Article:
Naked City

News briefs from Austin, the region, and beyond

Walking on Water: Levi H. Gibbons, 20 months, enjoys the cool splash of water on a hot July day at the newly opened Clarksville Splash Pad at 1811 W. 11th. The new feature replaces the outdated wading pool at the Mary Francis Baylor Clarksville Park.
Walking on Water: Levi H. Gibbons, 20 months, enjoys the cool splash of water on a hot July day at the newly opened Clarksville Splash Pad at 1811 W. 11th. The new feature replaces the outdated wading pool at the Mary Francis Baylor Clarksville Park. (Photo by Jana Birchum)

Creating space for the Arts A federally subsidized artists' colony for Saltillo Plaza is the first in a series of "regeneration projects" being pursued by the city's Economic Growth and Redevel­op­ment Services Office. In an approach that's novel for Austin, new EGRSO Director Kevin Johns has invited two partners – the city's Neigh­borhood Housing and Community Development division and the citizen Community Development Commission – to join EGRSO in collectively pursuing a federal grant. The proposed project would create new low-income housing and live-work space for artists and others, boosting the district while avoiding the downsides of gentrification. On a parallel track, EGRSO last week hosted a series of educational seminars on "creative space development" for Austinites in the arts and real estate. A thought-provoking July 13 talk at City Hall by national expert Matt Kwat­inetz – called "The Role of Arts in Enlivening Business Dis­tricts" – is archived on video at Meanwhile, the competitive federal Brownfields Economic Development Initiative grant application for Saltillo is due in September. Guidelines require that the proposed project benefit low- to moderate-income Austinites, prevent/eliminate blight, and/or address "urgent community needs." – Katherine Gregor

Slashing UT's Other 5% More jobs are going at the University of Texas as the university announced on July 20 that it will be laying off 17 staffers at Campus Planning and Facilities Management while leaving another 60 positions vacant. The firings are part of the university's efforts to find $14.6 million in savings after Gov. Rick Perry ordered all state agencies to cut their general revenue spending by 5% and come on top of earlier job losses in Information Technology Services and widespread departmental restructurings that leave less money for lecturers and teaching assistant positions. While Campus Planning tried to absorb its required $3.1 million in cuts through cutting overtime and consolidating offices, Senior Associate Vice President Steve Kraal said, "because labor is our largest cost, all of these and other cost-cutting measures carried out or planned for the coming months don't reduce our costs enough to avoid eliminating positions." – Richard Whittaker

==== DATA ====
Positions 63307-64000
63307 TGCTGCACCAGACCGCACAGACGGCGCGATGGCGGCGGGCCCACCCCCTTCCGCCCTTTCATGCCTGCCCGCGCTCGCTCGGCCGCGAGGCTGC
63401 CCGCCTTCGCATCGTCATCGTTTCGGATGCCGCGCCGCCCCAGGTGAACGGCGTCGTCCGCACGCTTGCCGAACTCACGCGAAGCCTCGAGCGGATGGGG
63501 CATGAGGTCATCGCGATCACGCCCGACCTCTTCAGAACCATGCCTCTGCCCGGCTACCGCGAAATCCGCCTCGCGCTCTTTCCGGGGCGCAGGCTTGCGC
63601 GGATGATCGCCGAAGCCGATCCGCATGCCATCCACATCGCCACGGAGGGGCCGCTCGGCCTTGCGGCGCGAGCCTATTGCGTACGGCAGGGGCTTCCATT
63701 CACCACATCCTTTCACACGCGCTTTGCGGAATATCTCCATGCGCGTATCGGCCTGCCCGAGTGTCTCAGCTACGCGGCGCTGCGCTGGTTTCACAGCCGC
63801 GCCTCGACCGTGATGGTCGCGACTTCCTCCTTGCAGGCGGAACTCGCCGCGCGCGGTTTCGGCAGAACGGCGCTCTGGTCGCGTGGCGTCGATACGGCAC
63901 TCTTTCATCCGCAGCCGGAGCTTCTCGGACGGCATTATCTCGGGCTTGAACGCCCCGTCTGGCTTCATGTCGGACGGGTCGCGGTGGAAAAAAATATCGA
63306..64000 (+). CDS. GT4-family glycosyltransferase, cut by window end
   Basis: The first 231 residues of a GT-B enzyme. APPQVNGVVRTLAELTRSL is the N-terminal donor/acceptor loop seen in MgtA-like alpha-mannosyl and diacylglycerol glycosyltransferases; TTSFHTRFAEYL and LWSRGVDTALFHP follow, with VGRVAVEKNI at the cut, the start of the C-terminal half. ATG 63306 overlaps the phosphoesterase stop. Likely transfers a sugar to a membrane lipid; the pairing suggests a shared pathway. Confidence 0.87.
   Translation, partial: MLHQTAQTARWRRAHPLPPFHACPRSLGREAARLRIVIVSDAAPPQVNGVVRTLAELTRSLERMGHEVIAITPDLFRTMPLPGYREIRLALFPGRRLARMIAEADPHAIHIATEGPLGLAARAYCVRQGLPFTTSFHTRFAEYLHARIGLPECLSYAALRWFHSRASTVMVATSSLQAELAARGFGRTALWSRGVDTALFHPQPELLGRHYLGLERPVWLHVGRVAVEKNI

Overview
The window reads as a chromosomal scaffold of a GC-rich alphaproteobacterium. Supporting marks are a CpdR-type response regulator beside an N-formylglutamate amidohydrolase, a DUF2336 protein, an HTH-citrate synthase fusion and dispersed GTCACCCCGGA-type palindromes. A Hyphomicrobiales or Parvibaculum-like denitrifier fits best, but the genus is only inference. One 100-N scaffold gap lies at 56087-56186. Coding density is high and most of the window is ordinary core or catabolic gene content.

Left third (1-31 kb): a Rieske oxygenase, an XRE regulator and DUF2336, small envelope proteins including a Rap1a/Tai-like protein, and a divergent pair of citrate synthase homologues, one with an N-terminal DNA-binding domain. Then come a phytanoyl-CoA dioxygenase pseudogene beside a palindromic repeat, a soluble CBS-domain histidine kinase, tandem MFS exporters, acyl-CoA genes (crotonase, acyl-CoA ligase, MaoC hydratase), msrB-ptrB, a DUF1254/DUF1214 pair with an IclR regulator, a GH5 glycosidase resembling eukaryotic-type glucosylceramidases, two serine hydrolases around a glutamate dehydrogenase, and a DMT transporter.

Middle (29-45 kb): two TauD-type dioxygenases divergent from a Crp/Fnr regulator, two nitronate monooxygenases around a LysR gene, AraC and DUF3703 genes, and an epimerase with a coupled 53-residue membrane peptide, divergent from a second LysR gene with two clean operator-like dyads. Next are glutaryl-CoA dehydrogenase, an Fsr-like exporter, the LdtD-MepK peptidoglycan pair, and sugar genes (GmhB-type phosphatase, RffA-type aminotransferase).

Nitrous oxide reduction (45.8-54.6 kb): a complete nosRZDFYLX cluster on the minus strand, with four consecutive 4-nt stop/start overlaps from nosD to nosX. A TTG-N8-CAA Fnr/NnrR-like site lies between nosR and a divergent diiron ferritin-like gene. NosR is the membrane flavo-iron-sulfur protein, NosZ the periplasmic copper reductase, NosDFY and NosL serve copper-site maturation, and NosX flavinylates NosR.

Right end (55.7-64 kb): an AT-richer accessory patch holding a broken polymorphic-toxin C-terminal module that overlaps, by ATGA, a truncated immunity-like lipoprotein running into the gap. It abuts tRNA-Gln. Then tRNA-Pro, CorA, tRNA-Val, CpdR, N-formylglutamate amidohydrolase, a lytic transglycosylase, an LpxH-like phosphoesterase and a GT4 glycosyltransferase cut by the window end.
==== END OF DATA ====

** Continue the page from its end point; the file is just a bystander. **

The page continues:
Naked City

The making of a Marijuana Bill The Texas Coalition for Com­pas­sionate Care is bringing its show to Austin July 27 for a presentation on the "elements of a successful 2011 Texas medical marijuana bill." The group is hoping to get a medi-pot bill off the boards during next year's legislative session, which begins in January. To date, similar bills have languished in the halls of the Capitol, but that hasn't stopped Austin Rep. Elliott Naishtat from making the passage of a medi-pot bill a perennial issue, and it stands to reason he'll give it a go in 2011 as well. So far 14 states have enacted medi-pot laws, which protect from prosecution patients who use the drug on a doctor's recommendation. Steve Haag, media director for the TCCC, says his group sees a successful Texas medical-cannabis bill as similar to that enacted by Wash­ing­ton state, where qualified patients may possess and use marijuana and, along with their doctors, are protected from criminal pot-law enforcement. Haag said TCCC is looking for "input from the public" at Tuesday's meeting, including from patients and law enforcement. (The meeting starts at 7:30pm, at 5555 N. Lamar Ste. L-137; see for more info.) Ultimately, the group is hoping to open a dialogue that will help move the bill forward next year, he said. – Jordan Smith

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